Dying to Better Themselves: West Indians and the Building of the Panama Canal

“So, take us back to 1914,” stated Adrian Harewood.

 

“I wasn’t there, Adrian!” quipped Olive Senior to peals of laughter from the packed audience who had already been primed to Senior taking mock umbrage at Harewood’s suggestion that her project began “decades” ago.

 

Senior, was aptly described by Harewood as a “decathlete” of writing; having prodigiously started at age 19 at Jamaica’s venerable institution The Gleaner, she is the author of numerous novels, poetry collections, plays and works of non-fiction. The Festival Café was brimming with those eager to explore the narrative she weaves in her beautifully produced Dying to Better Themselves: West Indians and the Building of the Panama Canal. It is an untold story of how tens of thousands of emigrants from the various mostly English-speaking Caribbean nations, along with Martinique, played a significant role in building up one of the great engineering marvels that is the Panama Canal, which just celebrated its centenary last year.

 

I recall vividly the reverent tones in which my father, my uncles, and their assorted friends discussed the dominant West Indian cricket team during the 1970s and 1980s during my childhood in India. It was only much later that I came to realize that the West Indies as such comprised not of a political entity but a deeper cultural unit that may well have had its beginnings leading up to the influx into Panama in the early twentieth century. Speaking of which, Harewood pointed out that the great George Headley, considered one of the best batsmen to ever suit up, was born in Colón, Panama.

 

The seed for the book was planted in Senior when she was just four and was visiting her mother’s side of the family, which had an uncle who plied his trade in Panama. She recalls seeing colourful stamps embossing the envelopes of letters sent by relations with money and wistful longing. Her research for the project began a few decades ago but went dormant following the theft of her many cassette tapes that contained the oral catalogue of the many who had been a part of that experience. While pursuing other endeavours, she was constantly reminded of “your-Panama-book-when-is-it-out?” best exemplified by the pertinacious pleading of a fan who reminded Senior of the 2014 centenary, prompting her to dust off the cobwebs and bring it to fruition.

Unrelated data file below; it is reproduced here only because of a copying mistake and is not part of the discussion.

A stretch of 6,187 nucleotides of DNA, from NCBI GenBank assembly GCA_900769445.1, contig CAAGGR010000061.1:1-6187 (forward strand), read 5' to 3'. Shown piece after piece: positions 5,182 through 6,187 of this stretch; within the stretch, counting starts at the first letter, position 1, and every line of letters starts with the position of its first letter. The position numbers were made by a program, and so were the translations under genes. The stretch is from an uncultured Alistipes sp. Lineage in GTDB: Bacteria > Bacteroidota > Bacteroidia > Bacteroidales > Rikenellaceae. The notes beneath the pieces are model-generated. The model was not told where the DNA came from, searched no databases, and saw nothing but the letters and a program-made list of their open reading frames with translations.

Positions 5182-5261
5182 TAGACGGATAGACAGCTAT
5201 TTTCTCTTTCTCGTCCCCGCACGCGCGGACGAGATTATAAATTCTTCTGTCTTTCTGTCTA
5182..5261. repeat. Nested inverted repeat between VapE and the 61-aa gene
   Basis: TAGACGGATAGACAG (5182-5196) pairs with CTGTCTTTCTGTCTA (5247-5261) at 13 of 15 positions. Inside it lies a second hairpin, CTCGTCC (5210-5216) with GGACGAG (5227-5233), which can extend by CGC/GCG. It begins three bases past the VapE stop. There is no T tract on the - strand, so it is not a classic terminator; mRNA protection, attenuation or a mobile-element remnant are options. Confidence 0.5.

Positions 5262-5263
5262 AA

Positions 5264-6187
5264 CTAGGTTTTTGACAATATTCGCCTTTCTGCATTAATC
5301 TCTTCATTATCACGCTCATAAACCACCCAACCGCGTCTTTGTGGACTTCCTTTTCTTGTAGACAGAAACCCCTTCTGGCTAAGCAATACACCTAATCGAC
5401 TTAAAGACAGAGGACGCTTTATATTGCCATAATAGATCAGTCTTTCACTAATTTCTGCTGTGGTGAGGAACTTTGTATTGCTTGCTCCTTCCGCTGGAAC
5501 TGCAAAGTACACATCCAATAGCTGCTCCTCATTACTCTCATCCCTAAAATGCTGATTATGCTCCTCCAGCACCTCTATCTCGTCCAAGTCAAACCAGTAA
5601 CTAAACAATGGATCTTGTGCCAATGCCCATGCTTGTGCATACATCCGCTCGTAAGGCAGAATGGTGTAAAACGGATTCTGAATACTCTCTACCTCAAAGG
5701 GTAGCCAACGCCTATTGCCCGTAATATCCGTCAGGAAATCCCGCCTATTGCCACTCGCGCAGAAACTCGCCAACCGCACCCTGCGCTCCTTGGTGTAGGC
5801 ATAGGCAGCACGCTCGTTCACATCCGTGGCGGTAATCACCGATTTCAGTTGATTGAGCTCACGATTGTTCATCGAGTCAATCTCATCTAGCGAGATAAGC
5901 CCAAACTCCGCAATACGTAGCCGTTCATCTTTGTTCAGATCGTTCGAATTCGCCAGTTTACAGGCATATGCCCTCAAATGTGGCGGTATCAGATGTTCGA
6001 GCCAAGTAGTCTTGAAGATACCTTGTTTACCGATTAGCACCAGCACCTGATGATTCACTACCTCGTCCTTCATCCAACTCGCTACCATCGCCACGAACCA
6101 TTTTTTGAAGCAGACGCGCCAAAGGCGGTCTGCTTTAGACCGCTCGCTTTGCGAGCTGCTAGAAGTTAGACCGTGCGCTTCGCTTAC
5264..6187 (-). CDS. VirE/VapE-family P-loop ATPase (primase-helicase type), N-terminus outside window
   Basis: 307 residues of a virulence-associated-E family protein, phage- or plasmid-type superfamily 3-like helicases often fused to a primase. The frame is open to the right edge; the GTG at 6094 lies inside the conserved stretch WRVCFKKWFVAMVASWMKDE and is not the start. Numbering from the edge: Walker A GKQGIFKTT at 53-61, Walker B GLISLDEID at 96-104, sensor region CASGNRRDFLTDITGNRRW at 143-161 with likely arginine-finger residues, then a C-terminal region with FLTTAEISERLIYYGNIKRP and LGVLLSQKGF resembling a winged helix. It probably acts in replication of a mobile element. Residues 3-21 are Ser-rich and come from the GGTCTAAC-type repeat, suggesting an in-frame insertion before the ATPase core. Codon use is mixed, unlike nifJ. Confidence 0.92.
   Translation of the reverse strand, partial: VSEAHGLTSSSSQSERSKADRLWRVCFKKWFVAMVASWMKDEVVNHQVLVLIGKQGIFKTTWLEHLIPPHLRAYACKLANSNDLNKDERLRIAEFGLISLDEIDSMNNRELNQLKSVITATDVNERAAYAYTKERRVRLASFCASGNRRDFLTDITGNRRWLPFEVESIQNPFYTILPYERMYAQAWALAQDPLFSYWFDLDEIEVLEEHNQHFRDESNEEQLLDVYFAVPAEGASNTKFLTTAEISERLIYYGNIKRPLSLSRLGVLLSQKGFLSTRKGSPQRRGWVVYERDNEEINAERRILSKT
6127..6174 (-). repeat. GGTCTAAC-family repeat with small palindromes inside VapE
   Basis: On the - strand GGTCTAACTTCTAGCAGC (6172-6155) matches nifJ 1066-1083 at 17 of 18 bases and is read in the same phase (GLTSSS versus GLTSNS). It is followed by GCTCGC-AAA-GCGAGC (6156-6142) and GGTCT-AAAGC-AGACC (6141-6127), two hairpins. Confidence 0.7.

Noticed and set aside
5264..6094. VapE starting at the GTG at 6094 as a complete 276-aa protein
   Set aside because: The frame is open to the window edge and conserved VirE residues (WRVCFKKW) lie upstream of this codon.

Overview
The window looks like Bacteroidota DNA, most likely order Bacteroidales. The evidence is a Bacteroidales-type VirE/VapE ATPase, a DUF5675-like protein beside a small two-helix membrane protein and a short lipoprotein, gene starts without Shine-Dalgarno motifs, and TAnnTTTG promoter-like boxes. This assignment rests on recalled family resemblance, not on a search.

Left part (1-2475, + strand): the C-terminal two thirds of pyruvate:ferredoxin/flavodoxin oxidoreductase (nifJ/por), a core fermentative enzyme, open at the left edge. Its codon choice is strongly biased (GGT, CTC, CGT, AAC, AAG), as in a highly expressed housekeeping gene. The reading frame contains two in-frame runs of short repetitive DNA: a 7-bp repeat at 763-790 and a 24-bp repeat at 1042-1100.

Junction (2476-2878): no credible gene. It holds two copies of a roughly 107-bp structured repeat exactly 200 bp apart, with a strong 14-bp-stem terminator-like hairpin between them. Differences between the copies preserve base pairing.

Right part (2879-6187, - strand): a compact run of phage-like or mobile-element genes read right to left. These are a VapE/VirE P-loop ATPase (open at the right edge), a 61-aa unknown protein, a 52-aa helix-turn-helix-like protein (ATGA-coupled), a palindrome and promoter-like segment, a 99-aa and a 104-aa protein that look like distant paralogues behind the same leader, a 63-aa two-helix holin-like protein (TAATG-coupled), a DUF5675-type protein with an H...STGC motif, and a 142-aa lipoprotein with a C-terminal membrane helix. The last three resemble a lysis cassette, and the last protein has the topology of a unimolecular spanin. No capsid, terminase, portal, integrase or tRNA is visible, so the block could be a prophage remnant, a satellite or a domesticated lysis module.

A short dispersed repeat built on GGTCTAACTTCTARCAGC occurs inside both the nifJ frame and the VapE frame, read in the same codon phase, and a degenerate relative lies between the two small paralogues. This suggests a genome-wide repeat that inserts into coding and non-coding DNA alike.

Senior held her audience in rapt attention with her delectable patois lilt, and her sagacious charm. Some of the facts she described were astounding: the fact that the lock canal system created a lake that was larger than the island of Barbados, or the fact that St. Lucia lost nearly 10% of its total population to Panama. The abolition of slavery in the British Empire did not improve the day to day realities of the predominantly black population of the Caribbean, and many, forced by poverty and lack of opportunity, decided to leave for other opportunities overseas. What began with the construction of the Panamanian railroad in the 1850s reached its zenith when the Americans took over the failure of the French to build a canal that would link the Atlantic and the Pacific.

 

There were many hardships for these new workers. They faced segregation in churches for the first time – instituted by the Americans who imported Jim Crow from the South— and in other sectors of society as well. Wages for blacks were fixed at a fraction of what whites earned, coupled with no prospect for improvement. It was an unforgiving landscape with poor sanitation, rampant malaria, and many deadly Panamanian fauna populating the rivers and lush jungles. Yet, Senior’s story is not just a tale of woe, but also one of accomplishment. These West Indians built a strong civic life, faithfully sent remittances (despite their lower salary) back home for the most part, maintained racehorses, and intermarried with those from other islands forming a larger West Indian identity for perhaps the first time. Most men left without organized recruitment or documentation, where in those days—much like Marlon Brando’s world of stevedores in On The Waterfront —one just boarded a ship and left, just like that. What is even more remarkable is the amount of women who left of their own volition in search of a better life. Some of the comical features occurred when these emigrés returned home. The mischievous Colón man, which many in the audience sang along the words to with Senior, is a representation of the paradoxical realities and characters which accompanied this cross-pollination.

 

There was a question from the audience as to how to make this history better known, and Senior mentioned that there may be a children’s edition in the form of a graphic novel that is in the works. By reminding us that history comes alive when we start to have curiosity about our forefathers’ and foremothers’ times, aspirations, meanderings, struggles and accomplishments, Senior modelled how good history can and ought to be done.